We renew our minds. (Eph 4:23-24) (Rom 12:2)
What empowered David most was his close communion with the Lord. God was his only Friend. David found Him strongest when he was alone, hiding for his life in the wilderness. Externally the battle was raging. But internally, David had rest by green pastures and quiet waters (Psalm 23). David faced much more hardship in his lifetime than Saul ever came close to. Yet he was the one kept in safety, evading the snare of fear. Because David had ONE desire— to seek after the Lord— and it preserved him. He learned the Shepherd’s voice by proximity. He listened to His voice, and it drowned out the voice of fear.
We can do the same. Even in the busy moments. We can go about our day with busied hands— but with eyes fixed on Jesus our prize. On the inside, our spirits ministering to His. To have our hearts say thank You, You alone are worthy. To give Him our days, our lives— and all the more when we are fearful!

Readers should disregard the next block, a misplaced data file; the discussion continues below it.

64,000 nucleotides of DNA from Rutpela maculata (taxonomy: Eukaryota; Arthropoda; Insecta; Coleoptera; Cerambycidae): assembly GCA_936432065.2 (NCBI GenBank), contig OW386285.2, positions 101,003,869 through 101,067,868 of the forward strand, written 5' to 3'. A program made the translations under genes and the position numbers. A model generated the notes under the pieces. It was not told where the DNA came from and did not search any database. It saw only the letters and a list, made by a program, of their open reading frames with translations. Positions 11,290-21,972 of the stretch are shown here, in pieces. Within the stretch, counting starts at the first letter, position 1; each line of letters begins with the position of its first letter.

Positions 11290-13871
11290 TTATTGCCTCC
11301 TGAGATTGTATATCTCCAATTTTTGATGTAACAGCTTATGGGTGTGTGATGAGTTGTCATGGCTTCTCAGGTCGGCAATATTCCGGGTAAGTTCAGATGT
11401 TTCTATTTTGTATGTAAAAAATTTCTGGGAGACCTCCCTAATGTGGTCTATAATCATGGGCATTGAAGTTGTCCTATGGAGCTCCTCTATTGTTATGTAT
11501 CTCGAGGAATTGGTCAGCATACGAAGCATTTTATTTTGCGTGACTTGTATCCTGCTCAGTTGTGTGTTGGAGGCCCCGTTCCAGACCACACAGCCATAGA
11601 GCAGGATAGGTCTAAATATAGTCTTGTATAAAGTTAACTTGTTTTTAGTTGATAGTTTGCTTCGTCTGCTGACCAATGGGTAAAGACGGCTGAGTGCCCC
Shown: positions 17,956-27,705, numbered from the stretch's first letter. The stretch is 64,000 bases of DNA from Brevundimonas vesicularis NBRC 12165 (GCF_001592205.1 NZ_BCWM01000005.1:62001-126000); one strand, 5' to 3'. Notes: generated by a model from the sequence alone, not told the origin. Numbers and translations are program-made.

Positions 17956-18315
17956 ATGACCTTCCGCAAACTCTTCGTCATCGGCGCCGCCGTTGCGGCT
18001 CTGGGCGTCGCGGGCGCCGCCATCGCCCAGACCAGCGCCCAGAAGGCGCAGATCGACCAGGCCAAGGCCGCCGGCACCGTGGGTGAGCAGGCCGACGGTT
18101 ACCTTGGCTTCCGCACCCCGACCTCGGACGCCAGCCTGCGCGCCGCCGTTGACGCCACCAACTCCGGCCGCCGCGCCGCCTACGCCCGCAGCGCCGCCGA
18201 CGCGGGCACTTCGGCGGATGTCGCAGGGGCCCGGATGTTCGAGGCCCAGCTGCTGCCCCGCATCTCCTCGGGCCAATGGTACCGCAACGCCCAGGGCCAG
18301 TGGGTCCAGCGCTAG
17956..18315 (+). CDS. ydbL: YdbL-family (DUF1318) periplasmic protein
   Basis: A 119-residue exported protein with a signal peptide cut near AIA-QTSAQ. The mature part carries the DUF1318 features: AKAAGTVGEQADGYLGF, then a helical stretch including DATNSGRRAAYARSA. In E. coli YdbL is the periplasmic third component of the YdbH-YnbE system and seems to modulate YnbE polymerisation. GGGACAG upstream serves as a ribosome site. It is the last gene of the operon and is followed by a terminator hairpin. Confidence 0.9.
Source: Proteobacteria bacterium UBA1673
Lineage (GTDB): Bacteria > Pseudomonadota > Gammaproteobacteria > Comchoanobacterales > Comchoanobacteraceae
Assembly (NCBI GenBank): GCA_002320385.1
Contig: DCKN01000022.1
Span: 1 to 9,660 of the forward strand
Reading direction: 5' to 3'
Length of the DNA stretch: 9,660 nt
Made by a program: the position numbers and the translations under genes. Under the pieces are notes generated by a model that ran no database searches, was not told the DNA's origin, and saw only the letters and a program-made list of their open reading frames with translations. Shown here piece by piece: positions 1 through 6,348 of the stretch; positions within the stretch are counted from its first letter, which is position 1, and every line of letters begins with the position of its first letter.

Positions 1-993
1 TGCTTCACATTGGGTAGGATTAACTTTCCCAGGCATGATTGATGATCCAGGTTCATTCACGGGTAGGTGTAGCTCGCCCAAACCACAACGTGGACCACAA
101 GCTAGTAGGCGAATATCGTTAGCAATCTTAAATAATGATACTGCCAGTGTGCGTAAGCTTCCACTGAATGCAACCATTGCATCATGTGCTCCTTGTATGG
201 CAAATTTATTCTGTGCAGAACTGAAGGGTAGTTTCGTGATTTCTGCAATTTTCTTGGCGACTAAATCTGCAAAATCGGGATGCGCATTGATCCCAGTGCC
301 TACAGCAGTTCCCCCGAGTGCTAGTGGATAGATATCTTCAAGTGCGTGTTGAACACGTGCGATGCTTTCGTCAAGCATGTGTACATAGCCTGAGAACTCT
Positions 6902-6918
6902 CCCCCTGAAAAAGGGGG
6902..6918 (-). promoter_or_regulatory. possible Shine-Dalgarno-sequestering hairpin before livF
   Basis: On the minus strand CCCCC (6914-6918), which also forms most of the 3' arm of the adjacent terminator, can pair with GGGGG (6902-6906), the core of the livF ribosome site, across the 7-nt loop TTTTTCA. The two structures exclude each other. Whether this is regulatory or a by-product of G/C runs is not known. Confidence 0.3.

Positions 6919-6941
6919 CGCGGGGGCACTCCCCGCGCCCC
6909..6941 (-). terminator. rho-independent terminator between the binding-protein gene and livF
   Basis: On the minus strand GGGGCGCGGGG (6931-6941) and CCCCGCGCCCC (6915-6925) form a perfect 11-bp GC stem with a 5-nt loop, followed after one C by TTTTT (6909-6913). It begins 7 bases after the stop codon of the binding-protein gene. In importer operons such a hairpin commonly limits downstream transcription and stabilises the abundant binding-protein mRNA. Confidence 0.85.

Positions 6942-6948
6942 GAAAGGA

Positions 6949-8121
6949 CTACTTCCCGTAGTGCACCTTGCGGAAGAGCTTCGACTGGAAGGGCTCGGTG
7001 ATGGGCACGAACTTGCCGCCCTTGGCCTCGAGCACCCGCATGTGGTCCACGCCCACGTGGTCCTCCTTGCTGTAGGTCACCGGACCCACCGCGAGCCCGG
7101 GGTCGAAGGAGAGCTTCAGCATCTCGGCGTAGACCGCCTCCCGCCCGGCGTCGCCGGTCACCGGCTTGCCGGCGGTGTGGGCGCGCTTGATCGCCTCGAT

“There is no fear in love, but perfect love casts out fear.” (1 John 4:18a)
Consider the Root of David, Jesus; His work on the cross eradicated fear. How he must have had even broken Saul on his mind when He took up the cross. With great passion and sorrow for us did He overcome fear and death… because we were the joy set before Him. Hallelujah! Death can no longer mock us or make us nervous. Oh death where is your sting?! We need to remember what we have been liberated from. And as we put our childlike trust in the Godman who loved us like this, that fear would indeed be cast out!
Father, I ask that You would give us a freedom from fear right now. I pray that in days to come we wouldn’t be so concerned about how we are perceived by others because we’re so preoccupied with loving You back. Teach us to use the Sword of the Spirit, and all the Armor of God… not only defensively— but offensively. Boldly advancing against the enemy, taking back ground he has stolen. May the toxic fear of man find no place in our resurrected identity. But, like David, we would be positioned with our face like flint toward something— Someone greater.
“For God has not given us a spirit of fear, but of power and of love and of a sound mind.” (2 Tim 1:7)